Institutionalization of Hindu Nationalism:
Hindu nationalism could not get quite institutionalized unless the RSS and Parivar got well entrenched in Indian political scenario. But before we tend to describe the conditions that led to the birth of RSS, we cannot miss but mention a personality who was the earliest forerunner of the Sangh Parivar. It was none other than Rajnarain Bose a member of the Adi Brahmo Samaj and described by many as the Grandfather of Indian nationalism and who can also be regarded as the first prophet of Hindu nationalism. In 1866, he founded in Midnapore a Society for the promotion of national feeling among the educated natives of Bengal. By ‘Natives’ of course he meant ‘Hindus’ as was the vogue in those days in Bengal and other parts of the country as well. In one of his pamphlets Bose expresses concern with the indiscriminate copying of Western modes by educated Hindus and stressed the need for an effort to see that the entire Hindu heritage was not lost. With this end, the Nationality Promotion Society as Bose called the proposed organization, was to seek to revive the national gymnastic exercises, establish schools for instruction in ‘Hindu Music’ and ‘Hindu Medicine’, encourage the cultivation of Sanskrit and instruction of the mother tongue before the start of instruction of English, oppose the trend of mixing English words with those in Bengali in common conversation, make it obligatory for its members to correspond among themselves in Bengali, and encourage the use of Bengali in meetings and associations and the uses of Indian forms of etiquette. These militant methods introduced by Bose inspired Nebagopal Mitra, editor of the National Paper and a member of the Brahmo Samaj, to start in 1867 an annual gathering called Jatiya Mela which became famous later as ‘the Hindu Mela’ with a view to promote national feeling, sense of patriotism and a spirit of self-help among the Hindus. Susobhan Sarkar has noted that these annual meetings stirred up all Calcutta.
Efforts at Hindu political organization was not confined to Bengal only. A Hindu Sabha, for instance, was founded in Madras in 1881. Punjab in particular witnessed a series of such efforts. Thus some Hindus in Lahore founded the Lahore Hindu Sabha in 1882 for protecting the so-called Hindu interests. By the summer of 1908, there were Hindu Sabhas in each of the districts of Punjab and at their head stood Punjab Hindu Sabha. It was the latter’s initiative which led to the foundation of the All India Hindu Mahasabha at Hardwar in 1915. Although not a large organization the Mahasabha’s role in expressing or moulding general Hindu opinion on communal issues could not be completely ignored. For over two decades several Hindu leaders of the Congress attended its annual sessions. Such association continued till 1937 when it was formally banned by the Congress. Some Congress leaders like Lala Lajpat Rai and Madan Mohan Malaviya even presided over the sessions of the Mahasabha. Even those Congress leaders who kept themselves generally aloof from the Mahasabha occasionally tried to influence its decisions and extend the hold of their supporters over it. This was resented by Muslims in particular of Congress in view of the fact that the Mahasabha adopted an openly partisan attitude on the issue of Hindu-Muslim riots and strongly supported the Suddhi and Sangathan movements in the twenties.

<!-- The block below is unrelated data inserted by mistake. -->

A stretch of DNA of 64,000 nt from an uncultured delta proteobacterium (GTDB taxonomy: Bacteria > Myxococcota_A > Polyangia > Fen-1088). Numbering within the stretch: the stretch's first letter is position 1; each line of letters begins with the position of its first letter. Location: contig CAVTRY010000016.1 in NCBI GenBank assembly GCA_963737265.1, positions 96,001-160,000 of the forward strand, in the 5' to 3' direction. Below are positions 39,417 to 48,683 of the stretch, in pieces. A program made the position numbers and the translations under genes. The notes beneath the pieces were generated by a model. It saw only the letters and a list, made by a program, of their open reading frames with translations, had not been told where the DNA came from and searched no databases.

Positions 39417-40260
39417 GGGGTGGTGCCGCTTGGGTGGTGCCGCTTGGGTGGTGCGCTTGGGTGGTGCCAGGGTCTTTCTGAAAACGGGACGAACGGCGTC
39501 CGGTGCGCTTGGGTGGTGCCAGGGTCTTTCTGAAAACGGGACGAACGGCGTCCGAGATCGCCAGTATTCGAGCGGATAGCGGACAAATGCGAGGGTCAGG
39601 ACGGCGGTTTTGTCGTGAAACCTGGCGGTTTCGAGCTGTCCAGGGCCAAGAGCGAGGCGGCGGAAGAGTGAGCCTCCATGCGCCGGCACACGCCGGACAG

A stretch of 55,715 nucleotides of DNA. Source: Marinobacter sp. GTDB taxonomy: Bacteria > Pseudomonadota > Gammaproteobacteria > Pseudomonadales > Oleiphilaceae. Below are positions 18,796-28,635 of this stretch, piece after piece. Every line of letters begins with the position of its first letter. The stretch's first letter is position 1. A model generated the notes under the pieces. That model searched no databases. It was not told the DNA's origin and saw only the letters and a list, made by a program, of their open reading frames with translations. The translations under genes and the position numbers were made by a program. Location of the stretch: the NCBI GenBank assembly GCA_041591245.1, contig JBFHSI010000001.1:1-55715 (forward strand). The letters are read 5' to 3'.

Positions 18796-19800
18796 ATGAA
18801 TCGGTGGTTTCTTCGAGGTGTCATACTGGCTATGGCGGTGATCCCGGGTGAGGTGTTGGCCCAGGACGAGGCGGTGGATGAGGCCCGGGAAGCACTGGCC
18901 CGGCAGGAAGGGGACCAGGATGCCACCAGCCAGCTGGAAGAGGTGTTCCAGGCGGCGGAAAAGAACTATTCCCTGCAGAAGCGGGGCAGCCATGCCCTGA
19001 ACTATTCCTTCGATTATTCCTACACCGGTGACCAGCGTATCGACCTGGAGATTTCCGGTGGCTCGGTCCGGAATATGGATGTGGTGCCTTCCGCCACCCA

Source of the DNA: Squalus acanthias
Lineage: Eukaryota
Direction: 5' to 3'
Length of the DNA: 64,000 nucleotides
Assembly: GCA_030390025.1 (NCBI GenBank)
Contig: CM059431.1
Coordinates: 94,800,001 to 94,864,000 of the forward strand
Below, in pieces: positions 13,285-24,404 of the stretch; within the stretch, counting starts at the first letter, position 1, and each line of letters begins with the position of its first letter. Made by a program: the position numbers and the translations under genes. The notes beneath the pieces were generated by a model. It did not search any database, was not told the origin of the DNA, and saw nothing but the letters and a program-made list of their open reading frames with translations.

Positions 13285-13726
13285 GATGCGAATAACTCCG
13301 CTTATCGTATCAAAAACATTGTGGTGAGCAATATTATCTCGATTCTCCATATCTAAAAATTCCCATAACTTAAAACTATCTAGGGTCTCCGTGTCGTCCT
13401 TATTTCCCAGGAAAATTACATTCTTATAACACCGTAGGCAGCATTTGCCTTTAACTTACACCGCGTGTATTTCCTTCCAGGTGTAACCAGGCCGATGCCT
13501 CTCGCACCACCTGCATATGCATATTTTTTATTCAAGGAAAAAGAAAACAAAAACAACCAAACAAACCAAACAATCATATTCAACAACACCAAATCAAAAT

Where Savarkar Takes Over:
The elections of 1937 marked the emergence of the Congress as a powerful parliamentary as well as a mass-based party, completely eclipsing the Hindu sectional organizations like the Mahasabha, but instead of being discouraged, the latter under the leadership of the ex-revolutionary V.D. Savarkar now acquired a much more strident tone, basing itself openly on Hindu nationalism and strongly opposing any concession to Muslims at the cost of the so-called Hindu interests. Thus at the annual session of the Mahasabha at Ahmedabad in 1937, Savarkar declared in course of his presidential address that Hindus were ‘bound and marked out as a nation by themselves’ and that all the various test of nationhood such as country, race, religion and language entitled the Hindus to claim nationhood by themselves much more than many other nations. The Mahasabha, he further claimed, was preeminently a national body representing the Hindu Nation as a whole. Referring to Hindus and Muslims, he observed that these were “two antagonistic nations living side by side in India and their antagonism is not likely to end soon”. He called ‘Hindu-Muslim unity’ a myth and it would not serve any purpose. The only wise thing to do was, he suggested, to make it clear that Muslims would have the same rights as other Indians but no special privileges. If on this basis they were prepared to join Hindus in the struggle for freedom, they would be welcome.